Monday, 25 February 2013

Submission to 2013 Review of the Franchising Code of Conduct


I recently lodged a submission with the 2013 Review of the Franchising Code of Conduct (Review).  

The reason for lodging a submission was due to my concern that various industry and professional groups were making submissions to the Review stating that the Australian Competition and Consumer Commission's (ACCC) had a good record in enforcing the Franchising Code of Conduct (Code).

I do not believe that this is an accurate statement about the ACCC's record in enforcing the Code, particularly over the last two years.  In my view, the failure to include enforcement of the Code in the ACCC's Compliance and Enforcement Priorities over the last two years has resulted in significant under-enforcement of the provisions of the Code.

Here is my submission:
                                                                   
22 February 2013 

Franchising Code Review Secretariat

Department of industry, Innovation, Science, Research and Tertiary Education
Small Business Division
GPO Box 9839
Canberra  ACT  2601

Via email: franchisingcodereview@innovation.gov.au


Dear Mr Wein 


Submission to 2013 Review of Franchising Code of Conduct from Terceiro Legal Consulting 

Terceiro Legal Consulting (TLC) is a boutique law firm, which specialises in competition and consumer law (trade practices law). TLC has been operating since 2008 and has represented numerous companies and businesses in Australian Competition and Consumer Commission (ACCC) matters. 

Michael Terceiro, the principal of TLC, formerly worked at the ACCC for 15 years in a variety of positions, including as a Director of Enforcement. In this role, he was responsible for running investigations and litigation into alleged breaches of the Trade Practices Act 1974 and the Franchising Code of Conduct. 

Enforcement of the Franchising Code 

Introduction
In this submission, I will only be focusing on Part Six of your Discussion Paper: Review of the Franchising Code of Conduct which discusses enforcement of the Franchising Code.   

In this Part, you list four discussion questions as follows:

1. Is the current enforcement framework adequate to deal with the conduct in the franchising industry?

2. How can compliance with the Franchising Code be improved?

3. What additional enforcement options, if any, should be considered in response to breaches of the Franchising Code?

4. What options are available to address breaches of the Franchising Code, or any other adverse conduct in the franchising industry?

Background
Before responding to these questions, it is necessary to consider the ACCC’s record in enforcing the Franchising Code.  While a number of submissions to your Review have claimed that the ACCC is effective in enforcing the Franchising Code, the ACCC’s own statistics concerning court cases and investigations into Franchising Code breaches tells a very different story.

A number of years ago the ACCC decided to create a page on its website entitled “Franchising Code complaints, investigations and outcomes” – located at http://www.accc.gov.au/content/index.phtml/itemId/816437

On this page, the ACCC listed the “Matters the ACCC has pursued” in relation to Franchising Code breaches.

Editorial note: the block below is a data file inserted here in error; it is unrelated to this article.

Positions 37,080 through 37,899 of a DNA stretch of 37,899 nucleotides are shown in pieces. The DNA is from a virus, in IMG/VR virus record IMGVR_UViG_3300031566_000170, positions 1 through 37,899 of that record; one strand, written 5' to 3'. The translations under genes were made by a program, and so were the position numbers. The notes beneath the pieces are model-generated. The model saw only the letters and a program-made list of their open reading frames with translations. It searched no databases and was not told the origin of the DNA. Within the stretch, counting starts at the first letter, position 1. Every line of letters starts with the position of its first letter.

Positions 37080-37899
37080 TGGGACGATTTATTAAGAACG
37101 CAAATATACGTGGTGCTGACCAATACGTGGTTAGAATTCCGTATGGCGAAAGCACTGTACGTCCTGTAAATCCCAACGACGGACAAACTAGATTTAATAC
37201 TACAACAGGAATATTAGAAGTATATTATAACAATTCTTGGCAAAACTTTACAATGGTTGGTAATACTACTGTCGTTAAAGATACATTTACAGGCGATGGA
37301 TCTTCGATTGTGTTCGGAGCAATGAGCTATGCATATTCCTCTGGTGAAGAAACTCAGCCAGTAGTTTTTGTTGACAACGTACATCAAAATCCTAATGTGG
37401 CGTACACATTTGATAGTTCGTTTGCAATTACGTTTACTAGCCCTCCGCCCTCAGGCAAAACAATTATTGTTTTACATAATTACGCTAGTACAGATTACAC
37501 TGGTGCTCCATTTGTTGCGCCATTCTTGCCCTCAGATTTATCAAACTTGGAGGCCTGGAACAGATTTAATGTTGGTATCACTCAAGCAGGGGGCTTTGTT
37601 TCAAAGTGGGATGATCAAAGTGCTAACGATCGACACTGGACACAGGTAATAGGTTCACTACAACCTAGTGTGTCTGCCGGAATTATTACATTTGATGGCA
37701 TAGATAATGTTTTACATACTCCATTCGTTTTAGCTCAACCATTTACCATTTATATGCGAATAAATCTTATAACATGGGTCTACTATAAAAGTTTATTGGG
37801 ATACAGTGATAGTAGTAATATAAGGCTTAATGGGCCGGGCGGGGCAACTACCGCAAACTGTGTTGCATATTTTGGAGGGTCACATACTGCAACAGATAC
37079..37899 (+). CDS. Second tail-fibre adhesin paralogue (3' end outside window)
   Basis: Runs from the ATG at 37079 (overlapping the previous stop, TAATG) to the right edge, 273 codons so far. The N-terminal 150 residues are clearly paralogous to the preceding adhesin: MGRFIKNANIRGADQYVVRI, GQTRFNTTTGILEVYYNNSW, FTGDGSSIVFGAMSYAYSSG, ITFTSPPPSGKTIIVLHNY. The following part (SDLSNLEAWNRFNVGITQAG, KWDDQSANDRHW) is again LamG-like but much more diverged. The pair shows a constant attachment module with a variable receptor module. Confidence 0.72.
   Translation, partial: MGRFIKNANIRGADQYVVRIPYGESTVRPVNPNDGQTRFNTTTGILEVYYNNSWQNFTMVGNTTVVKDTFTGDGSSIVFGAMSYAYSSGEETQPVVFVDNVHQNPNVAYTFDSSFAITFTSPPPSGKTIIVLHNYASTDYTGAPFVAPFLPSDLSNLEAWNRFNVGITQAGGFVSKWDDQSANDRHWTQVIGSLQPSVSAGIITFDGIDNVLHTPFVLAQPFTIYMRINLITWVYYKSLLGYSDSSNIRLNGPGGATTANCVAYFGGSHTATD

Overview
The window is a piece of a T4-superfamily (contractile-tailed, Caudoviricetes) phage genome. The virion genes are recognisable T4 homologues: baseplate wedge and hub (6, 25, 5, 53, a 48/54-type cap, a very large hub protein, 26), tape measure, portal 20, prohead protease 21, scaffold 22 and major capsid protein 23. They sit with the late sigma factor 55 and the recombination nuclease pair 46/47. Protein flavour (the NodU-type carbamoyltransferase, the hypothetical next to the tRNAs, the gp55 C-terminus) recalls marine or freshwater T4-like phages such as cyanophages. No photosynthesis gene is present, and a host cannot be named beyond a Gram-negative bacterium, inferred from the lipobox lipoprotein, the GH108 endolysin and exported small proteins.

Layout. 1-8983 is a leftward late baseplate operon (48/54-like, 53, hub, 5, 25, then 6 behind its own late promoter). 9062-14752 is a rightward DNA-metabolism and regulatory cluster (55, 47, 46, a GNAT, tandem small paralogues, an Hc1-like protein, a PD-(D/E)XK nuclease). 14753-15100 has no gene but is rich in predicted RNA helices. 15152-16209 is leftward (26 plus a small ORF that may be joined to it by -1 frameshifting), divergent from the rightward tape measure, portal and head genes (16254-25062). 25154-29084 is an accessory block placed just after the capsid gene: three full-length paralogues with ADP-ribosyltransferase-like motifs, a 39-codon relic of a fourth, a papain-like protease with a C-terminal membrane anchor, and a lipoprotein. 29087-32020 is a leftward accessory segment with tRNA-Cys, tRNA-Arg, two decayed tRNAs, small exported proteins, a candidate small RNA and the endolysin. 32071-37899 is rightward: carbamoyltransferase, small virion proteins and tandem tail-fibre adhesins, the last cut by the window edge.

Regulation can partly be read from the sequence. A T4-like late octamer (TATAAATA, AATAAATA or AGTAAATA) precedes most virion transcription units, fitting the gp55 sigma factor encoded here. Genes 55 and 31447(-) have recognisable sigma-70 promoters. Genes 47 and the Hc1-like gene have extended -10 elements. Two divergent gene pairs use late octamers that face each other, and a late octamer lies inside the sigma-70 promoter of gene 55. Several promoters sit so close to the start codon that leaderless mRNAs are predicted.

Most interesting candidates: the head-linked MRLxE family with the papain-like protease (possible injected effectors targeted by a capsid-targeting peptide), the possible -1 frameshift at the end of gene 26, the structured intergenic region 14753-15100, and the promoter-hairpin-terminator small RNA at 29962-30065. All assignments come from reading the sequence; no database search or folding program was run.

The ACCC made it clear that the list was not intended to list every Franchise Code investigation.  However, I believe that this list is likely to represent most, if not all, of the noteworthy Franchising Code investigations and litigation undertaken by the ACCC since 2004. 

An analysis of the list shows the following level of enforcement activity by the ACCC in the franchise sector since 2004:

Table 1: Noteworthy ACCC Franchising Code cases and investigations 2004 – 2012

Year
No. of cases
and investigations

2004
2
2005
4
2006
5
2007
2
2008
1
2009
4
2010
5
2011
1
2012
0
Total
24

In other words, in the last nine years, the ACCC has taken a total of 24 noteworthy cases and investigations in relation to the Franchising Code, which is less than three cases and investigations a year. 

Furthermore, there appears to have been a significant decline in the ACCC’s enforcement activity in relation to Franchising Code matters over the last two years with only one noteworthy Franchising Code case being commenced by the ACCC in that period.

Unfortunately, the above figures are somewhat misleading. While the title of the relevant page from the ACCC’s website states that it is a list of the ACCC’s “Franchising Code complaints, investigations and outcomes”, on closer examination it turns out that a number of the so-called Franchising Code investigations and outcomes did not in fact allege or establish any Franchising Code breaches. 

Rather, a number of the cases and investigations included on the ACCC list involved a franchisor engaging in other conduct in breach of the Trade Practices Act 1974 or the Competition and Consumer Act 2010, but not, as claimed, in any breaches of the Franchising Code.

For example, the ACCC’s Sensaslim case does not appear to allege any contraventions of the Franchising Code. Rather, the focus of that case is on false representations and misleading and deceptive conduct.  The Refund Home Loans case also did not allege any breaches of the Franchising Code. The Photo Shop matter (which I ran whilst employed at the ACCC) did not result in any findings of a breach of the Franchising Code.